Jul 28, 2017
Taiwan is a small island off of the coast of China with over 23.55 million people. Taiwan is known for its iconic Taipei 101 tower, its night markets, its semiconductor dominance, and it’s political positioning with mainland China. It’s easy to list facts about a country, but actually residing in a country reveals subtleties and nuances impossible to find on a Wikipedia article. The island of Taiwan was once occupied by Japan, so in almost every restaurant street you can find multiple Japanese restaurants. With the first government in East Asia to support gay marriage, Taiwanese people are accepting and welcoming.
I’m currently interning at the Industrial Tech Research Institute (工研院). ITRI is a government-affiliated R&D center that leads the entire country in innovation. Globally renowned TSMC, which dominates the global IC industry, was a spin-off of research done at ITRI. ITRI has several campuses, but the one I’m in is the main one in Zhudong county, just outside of Hsinchu (新竹) City. ITRI’s campus is reminiscent of a college campus, with multiple buildings, a centrally-located cafeteria, and a dorm. Over 6,000 employees work at ITRI, and there’s a Family Mart, MOS Burger, and a cafe on campus. Of the many departments here at ITRI, I’m working in IEK, or the Industrial Economics and Knowledge Center. IEK operates as a consulting group, advising the government on tech projects to invest in. Personally, I’m investigating startup trends in the United States by analyzing venture capitalist investments in the past year, as well as doing a case study on ‘Digital Twins’ technology.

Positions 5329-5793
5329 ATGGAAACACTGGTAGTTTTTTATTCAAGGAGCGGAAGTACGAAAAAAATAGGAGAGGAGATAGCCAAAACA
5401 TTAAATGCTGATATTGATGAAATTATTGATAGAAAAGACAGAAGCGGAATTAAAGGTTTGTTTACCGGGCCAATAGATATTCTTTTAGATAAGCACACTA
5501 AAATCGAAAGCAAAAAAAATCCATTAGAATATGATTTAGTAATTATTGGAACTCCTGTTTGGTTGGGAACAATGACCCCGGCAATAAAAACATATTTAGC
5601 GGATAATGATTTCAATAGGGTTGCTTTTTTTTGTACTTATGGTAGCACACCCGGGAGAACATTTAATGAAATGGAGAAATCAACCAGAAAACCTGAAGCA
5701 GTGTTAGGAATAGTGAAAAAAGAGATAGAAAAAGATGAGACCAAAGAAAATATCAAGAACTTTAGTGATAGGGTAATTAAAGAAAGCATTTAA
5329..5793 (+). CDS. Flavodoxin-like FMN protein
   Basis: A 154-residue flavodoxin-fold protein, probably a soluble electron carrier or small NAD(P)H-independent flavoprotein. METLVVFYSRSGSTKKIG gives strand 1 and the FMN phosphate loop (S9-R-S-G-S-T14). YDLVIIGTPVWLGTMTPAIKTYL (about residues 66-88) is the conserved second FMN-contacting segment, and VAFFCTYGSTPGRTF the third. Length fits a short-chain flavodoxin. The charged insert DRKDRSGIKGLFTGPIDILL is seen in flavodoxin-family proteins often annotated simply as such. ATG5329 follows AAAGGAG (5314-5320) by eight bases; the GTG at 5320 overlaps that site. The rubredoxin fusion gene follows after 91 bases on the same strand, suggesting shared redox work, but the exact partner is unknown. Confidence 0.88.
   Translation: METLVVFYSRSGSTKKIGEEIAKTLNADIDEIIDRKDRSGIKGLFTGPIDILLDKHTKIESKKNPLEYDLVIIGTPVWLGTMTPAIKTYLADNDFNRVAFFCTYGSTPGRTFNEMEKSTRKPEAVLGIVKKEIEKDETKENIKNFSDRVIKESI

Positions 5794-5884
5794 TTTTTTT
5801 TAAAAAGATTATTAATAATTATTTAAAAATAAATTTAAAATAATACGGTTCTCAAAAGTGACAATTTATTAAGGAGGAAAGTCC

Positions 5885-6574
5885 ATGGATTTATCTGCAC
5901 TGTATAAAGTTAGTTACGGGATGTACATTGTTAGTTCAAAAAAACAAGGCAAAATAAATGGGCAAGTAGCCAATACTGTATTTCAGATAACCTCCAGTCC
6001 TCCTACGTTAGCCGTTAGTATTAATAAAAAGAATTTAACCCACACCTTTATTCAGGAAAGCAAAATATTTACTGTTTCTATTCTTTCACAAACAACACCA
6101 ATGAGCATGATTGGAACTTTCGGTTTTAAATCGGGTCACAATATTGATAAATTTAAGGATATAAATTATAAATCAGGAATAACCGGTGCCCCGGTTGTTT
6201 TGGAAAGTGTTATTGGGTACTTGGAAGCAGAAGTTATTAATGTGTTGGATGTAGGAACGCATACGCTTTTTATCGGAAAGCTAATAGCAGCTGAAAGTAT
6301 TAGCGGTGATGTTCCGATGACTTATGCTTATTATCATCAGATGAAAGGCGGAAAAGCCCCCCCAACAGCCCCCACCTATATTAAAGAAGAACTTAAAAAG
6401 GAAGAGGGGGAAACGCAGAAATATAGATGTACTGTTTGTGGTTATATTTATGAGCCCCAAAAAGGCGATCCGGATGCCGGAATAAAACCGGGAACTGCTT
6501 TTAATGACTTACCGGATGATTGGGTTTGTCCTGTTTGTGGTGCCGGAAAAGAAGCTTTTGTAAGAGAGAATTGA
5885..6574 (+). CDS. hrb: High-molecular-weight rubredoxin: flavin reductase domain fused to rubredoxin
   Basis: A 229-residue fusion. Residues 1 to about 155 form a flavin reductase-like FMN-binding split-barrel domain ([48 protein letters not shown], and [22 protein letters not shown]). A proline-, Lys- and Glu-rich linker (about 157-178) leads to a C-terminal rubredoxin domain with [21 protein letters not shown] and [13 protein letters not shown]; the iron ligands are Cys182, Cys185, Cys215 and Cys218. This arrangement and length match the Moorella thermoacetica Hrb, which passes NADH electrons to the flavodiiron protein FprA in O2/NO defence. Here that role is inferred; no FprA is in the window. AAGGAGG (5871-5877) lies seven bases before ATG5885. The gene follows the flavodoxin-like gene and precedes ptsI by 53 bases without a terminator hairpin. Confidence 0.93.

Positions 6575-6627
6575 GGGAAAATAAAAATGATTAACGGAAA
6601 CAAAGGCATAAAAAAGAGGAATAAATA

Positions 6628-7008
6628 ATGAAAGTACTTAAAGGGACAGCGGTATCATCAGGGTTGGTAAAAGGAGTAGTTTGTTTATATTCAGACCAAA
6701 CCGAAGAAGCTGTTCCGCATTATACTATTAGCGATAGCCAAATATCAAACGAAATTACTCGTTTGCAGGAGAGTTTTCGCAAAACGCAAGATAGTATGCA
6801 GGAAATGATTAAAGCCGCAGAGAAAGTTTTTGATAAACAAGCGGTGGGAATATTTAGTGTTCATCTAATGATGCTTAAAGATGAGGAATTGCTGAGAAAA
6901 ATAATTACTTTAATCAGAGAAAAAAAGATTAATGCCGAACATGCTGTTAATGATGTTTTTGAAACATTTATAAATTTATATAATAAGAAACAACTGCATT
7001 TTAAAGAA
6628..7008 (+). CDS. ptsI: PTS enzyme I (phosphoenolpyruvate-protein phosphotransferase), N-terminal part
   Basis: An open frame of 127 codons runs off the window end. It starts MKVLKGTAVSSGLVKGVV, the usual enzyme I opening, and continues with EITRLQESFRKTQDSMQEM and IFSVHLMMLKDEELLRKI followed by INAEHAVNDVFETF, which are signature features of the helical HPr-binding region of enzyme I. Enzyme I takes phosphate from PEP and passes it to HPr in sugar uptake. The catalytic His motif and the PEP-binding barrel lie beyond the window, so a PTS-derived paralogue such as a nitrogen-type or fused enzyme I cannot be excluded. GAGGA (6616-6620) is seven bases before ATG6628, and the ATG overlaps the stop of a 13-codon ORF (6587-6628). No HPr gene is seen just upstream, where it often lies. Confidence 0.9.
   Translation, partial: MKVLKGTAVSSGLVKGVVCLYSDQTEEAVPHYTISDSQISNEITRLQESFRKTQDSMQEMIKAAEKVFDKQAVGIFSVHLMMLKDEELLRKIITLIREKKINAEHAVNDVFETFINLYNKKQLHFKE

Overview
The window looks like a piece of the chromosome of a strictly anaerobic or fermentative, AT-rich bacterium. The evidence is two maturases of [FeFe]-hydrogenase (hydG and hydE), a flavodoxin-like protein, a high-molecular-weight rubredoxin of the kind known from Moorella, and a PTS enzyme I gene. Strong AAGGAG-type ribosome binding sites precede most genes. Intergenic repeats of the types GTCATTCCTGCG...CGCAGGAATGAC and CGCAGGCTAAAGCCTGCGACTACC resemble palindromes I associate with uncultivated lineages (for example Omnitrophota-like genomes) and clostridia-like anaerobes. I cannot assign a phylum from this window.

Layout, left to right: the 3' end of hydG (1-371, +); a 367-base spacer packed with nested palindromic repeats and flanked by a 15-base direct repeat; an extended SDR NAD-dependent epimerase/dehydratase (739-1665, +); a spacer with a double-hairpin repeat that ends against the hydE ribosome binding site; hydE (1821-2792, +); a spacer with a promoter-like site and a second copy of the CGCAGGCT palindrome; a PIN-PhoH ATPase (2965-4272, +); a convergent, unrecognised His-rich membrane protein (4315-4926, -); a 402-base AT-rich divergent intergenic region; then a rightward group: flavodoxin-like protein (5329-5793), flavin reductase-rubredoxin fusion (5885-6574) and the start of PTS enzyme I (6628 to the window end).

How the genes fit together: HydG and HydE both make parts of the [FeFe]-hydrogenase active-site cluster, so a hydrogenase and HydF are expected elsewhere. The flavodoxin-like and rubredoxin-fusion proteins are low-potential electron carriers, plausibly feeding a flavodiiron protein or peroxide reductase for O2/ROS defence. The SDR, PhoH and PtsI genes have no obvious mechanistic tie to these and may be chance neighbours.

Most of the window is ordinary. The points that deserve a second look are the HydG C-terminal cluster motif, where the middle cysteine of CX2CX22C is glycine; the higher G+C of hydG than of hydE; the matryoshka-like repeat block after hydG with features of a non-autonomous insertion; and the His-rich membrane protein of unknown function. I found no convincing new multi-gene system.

ITRI’s internship program is well-developed, and there is a tradition here of working with Harvard students. Alongside me are college students and master’s candidates from India, Russia, Kazakstan, Egypt, Canada, and France. I love interacting with people from other countries and hearing their stories — especially since they’re so welcoming they invited me to dinner on my first day there.
One of the interns, Patrick Hsu from the University of Toronto, has become one of my good buddies. He’s here from the Taiwan Tech Track program, which invites second generation Taiwanese to come back to Taiwan over the summer and work at tech companies. Over the weekend, they had a program in 台中 where over 150 interns met up and went to various events. Patrick invited me to their formal dinner on Monday, as well as several hangouts. Meeting so many people in a context outside of the United States has been an awesome experience.
Of course, the Harvard China Fund organized an amazing week at the start of the summer as well – but Hillary already got that covered.
This blog post was written by Ryan Jiang, Harvard College Class of 2020, and participant in the 2017 Harvard China Student Internship Program.